A play about family inheritance and legacy, The Piano Lesson revolves around a piano that has been in Berniece and Boy Willie’s family for several generations. The play opens with Boy Willie and his friend Lymon driving from Mississippi to Pittsburgh, Pennsylvania, to sell watermelons. Boy Willie has another motive for going to Pittsburgh: He has his mind set on selling the family piano to raise enough money to buy a farm. Boy Willie believes that once he owns land, he can be the master of his own destiny. However, his sister Berniece disagrees; she refuses to sell the piano, although she hesitates to touch it. Avery, a self-anointed preacher and Berniece’s boyfriend, is also interested in the piano. He wants Berniece to give the piano to him so that he can raise money to build his own church. Berniece, however, wants to keep the piano in the family.

Doaker, Berniece and Boy Willie’s uncle, recounts the story behind the piano. It was originally owned by Joel Nolander. Robert Sutter, who owned Berniece and Boy Willie’s great-grandparents as slaves, wanted to buy his wife, Ophelia, an anniversary present. Since he had no money, he traded Berniece and Boy Willie’s great-grandmother and their grandfather for the piano. After a while, Ophelia missed having Berniece and Boy Willie’s great-grandmother around. At Sutter’s request, Berniece and Boy Willie’s great-grandfather, a first-rate woodworker, went to Sutter’s house and carved...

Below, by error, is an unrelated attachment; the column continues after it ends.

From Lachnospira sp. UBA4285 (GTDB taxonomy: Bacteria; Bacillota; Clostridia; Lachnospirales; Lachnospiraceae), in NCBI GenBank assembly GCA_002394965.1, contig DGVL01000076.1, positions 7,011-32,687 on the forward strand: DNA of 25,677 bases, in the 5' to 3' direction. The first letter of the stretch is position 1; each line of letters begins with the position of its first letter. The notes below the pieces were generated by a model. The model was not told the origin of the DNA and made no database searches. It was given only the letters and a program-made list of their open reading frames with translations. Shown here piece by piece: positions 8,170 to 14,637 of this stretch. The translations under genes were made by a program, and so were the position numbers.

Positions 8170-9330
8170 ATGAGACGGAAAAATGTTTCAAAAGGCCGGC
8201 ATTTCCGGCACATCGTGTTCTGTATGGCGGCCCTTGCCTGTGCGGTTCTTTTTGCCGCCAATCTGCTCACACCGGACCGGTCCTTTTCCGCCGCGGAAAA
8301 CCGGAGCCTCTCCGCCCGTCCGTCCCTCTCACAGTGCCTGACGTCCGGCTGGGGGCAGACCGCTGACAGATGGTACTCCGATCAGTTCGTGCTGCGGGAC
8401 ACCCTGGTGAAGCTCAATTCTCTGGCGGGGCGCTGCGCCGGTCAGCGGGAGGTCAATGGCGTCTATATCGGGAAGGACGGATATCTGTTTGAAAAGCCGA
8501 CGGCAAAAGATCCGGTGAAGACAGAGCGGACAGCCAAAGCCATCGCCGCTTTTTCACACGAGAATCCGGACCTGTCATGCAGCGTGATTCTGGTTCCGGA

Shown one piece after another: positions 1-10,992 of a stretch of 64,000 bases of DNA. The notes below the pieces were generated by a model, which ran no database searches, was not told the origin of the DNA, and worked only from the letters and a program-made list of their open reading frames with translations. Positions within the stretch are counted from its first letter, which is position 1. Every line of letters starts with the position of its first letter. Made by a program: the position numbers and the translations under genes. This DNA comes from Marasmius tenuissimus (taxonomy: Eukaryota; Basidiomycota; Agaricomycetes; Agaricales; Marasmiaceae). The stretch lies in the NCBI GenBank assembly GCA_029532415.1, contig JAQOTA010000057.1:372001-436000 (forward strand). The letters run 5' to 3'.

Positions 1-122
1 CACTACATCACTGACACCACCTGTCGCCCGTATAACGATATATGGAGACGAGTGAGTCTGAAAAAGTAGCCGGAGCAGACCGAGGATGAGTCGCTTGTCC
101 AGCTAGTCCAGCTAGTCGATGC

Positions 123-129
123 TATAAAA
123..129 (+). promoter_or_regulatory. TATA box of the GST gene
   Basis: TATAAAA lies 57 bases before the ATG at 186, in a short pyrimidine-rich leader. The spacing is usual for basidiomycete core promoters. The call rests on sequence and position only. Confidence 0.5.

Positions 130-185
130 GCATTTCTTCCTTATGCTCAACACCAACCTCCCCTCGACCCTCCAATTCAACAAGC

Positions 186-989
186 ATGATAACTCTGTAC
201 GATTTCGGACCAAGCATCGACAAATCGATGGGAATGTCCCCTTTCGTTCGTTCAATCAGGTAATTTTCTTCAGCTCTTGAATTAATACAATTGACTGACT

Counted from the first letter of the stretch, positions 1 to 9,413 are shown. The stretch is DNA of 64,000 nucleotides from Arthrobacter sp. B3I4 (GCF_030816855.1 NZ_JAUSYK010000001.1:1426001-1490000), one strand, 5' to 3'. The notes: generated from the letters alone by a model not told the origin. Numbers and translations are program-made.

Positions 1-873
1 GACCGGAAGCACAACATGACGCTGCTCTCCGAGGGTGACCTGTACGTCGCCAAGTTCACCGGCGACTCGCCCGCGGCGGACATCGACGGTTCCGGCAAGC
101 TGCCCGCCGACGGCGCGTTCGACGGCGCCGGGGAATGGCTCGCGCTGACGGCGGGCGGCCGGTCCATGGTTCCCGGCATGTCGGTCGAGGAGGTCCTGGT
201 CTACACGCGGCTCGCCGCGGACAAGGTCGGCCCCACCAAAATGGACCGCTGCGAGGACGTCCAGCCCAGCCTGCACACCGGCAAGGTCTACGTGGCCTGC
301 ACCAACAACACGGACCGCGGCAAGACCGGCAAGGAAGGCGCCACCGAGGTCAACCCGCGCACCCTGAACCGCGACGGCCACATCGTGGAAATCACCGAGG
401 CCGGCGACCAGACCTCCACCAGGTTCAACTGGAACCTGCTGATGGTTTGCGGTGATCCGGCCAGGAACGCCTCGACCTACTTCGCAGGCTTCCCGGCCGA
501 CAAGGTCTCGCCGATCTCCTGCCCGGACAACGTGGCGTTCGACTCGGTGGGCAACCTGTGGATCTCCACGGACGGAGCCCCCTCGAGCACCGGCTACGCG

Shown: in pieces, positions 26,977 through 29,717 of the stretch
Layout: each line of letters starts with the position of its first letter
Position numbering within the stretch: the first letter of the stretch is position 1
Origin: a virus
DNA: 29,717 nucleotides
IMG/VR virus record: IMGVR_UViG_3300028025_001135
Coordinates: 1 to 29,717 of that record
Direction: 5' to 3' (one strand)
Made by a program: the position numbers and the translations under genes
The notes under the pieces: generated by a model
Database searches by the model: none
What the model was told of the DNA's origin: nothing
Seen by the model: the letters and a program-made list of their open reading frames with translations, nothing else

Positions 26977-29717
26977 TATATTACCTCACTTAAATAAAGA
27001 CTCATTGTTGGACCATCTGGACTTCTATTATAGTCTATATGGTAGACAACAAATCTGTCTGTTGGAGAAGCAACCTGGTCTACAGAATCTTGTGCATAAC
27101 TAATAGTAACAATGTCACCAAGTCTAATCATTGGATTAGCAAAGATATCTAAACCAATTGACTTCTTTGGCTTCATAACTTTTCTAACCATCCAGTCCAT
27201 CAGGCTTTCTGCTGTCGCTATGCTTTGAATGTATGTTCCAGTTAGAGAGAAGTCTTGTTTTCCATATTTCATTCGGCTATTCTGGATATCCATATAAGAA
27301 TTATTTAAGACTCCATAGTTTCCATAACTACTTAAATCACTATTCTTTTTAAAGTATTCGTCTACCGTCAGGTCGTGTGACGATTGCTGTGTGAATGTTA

(The entire section is 541 words.)

The Piano Lesson Dramatic Devices

(Survey of Dramatic Literature)

Wilson’s thematic accentuation of the continuity of history in The Piano Lesson takes on an epic scope that is emphasized in the characters’ names. For example, Berniece is named after the great-grandmother who was traded for the piano, and Boy Willie is named after a great-grandfather named Willie Boy. Doaker and Wining Boy also remind the audience of the bards in Greco-Roman epics, whose responsibilities are to ensure that the past and the present are connected. Both Doaker and Wining Boy are storytellers. Doaker is down to earth and makes judgments mainly on empirical experience. Because of his strong ties to the past, Wining Boy enjoys reliving the past in his stories more than he is interested in keeping up with the present. His sense of humor provides a thematic as well as stylistic contrast to Doaker’s seriousness. Both Doaker’s and Wining Boy’s stories are moving and mesmerizing. They are imbued in the richness, cadence, and rhythm of the African American vernacular tradition. Their stories provide historical information that makes possible fusions of the past and the present and of history and reality.